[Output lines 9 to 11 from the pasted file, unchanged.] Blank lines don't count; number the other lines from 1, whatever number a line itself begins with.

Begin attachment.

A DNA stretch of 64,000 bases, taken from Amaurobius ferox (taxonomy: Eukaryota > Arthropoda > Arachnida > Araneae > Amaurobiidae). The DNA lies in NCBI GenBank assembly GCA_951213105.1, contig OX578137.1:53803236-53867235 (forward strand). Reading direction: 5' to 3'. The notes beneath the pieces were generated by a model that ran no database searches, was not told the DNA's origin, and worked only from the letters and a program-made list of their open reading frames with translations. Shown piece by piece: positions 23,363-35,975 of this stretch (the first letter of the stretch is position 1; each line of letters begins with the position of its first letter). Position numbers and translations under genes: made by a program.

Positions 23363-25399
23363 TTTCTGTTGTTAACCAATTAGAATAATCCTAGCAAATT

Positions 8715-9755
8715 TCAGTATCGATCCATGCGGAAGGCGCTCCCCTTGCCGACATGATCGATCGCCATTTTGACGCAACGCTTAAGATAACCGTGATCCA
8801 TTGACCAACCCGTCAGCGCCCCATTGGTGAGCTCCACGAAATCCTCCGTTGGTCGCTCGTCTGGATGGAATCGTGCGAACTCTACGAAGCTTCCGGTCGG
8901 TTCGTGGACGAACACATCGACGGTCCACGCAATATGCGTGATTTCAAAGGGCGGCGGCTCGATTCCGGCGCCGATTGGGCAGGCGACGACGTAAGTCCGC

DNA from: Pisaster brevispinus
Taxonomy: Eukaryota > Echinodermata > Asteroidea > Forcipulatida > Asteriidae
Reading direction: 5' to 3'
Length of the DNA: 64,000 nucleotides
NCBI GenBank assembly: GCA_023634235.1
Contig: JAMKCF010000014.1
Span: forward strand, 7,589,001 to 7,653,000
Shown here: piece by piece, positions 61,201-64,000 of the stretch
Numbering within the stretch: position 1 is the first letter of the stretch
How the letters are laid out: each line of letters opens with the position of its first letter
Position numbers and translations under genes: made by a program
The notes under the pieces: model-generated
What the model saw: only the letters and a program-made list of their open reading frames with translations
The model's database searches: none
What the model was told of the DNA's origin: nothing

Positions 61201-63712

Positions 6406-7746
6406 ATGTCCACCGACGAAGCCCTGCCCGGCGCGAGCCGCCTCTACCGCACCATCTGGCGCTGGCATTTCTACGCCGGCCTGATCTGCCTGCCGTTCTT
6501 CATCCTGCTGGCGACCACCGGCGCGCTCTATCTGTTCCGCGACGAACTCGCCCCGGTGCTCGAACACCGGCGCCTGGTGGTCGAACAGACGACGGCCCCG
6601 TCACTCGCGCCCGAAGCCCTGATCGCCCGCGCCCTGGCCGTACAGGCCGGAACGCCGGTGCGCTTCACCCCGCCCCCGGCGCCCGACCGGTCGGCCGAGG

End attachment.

Taxonomy: Eukaryota > Echinodermata > Asteroidea > Forcipulatida > Asteriidae
Reading direction: 5' to 3'
Length of the DNA: 64,000 nucleotides